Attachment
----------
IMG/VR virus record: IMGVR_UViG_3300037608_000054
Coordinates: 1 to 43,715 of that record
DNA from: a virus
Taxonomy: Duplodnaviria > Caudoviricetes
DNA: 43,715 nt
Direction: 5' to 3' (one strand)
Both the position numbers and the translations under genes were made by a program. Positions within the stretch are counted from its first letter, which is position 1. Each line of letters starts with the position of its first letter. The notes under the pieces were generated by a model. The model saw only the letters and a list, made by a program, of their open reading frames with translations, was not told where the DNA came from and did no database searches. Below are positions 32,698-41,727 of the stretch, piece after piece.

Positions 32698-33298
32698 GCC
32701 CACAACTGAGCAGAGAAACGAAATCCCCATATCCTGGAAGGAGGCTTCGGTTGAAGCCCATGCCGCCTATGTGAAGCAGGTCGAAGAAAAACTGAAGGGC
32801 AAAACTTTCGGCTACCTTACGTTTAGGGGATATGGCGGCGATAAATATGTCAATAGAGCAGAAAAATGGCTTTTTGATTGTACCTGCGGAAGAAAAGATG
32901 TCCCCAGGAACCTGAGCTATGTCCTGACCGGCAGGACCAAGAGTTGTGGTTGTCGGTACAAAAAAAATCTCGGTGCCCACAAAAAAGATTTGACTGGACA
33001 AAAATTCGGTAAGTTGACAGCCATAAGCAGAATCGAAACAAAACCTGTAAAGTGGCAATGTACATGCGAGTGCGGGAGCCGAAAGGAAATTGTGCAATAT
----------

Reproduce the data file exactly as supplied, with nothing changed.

IMG/VR virus record: IMGVR_UViG_3300037608_000054
Coordinates: 1 to 43,715 of that record
DNA from: a virus
Taxonomy: Duplodnaviria > Caudoviricetes
DNA: 43,715 nt
Direction: 5' to 3' (one strand)
Both the position numbers and the translations under genes were made by a program. Positions within the stretch are counted from its first letter, which is position 1. Each line of letters starts with the position of its first letter. The notes under the pieces were generated by a model. The model saw only the letters and a list, made by a program, of their open reading frames with translations, was not told where the DNA came from and did no database searches. Below are positions 32,698-41,727 of the stretch, piece after piece.

Positions 32698-33298
32698 GCC
32701 CACAACTGAGCAGAGAAACGAAATCCCCATATCCTGGAAGGAGGCTTCGGTTGAAGCCCATGCCGCCTATGTGAAGCAGGTCGAAGAAAAACTGAAGGGC
32801 AAAACTTTCGGCTACCTTACGTTTAGGGGATATGGCGGCGATAAATATGTCAATAGAGCAGAAAAATGGCTTTTTGATTGTACCTGCGGAAGAAAAGATG
32901 TCCCCAGGAACCTGAGCTATGTCCTGACCGGCAGGACCAAGAGTTGTGGTTGTCGGTACAAAAAAAATCTCGGTGCCCACAAAAAAGATTTGACTGGACA
33001 AAAATTCGGTAAGTTGACAGCCATAAGCAGAATCGAAACAAAACCTGTAAAGTGGCAATGTACATGCGAGTGCGGGAGCCGAAAGGAAATTGTGCAATAT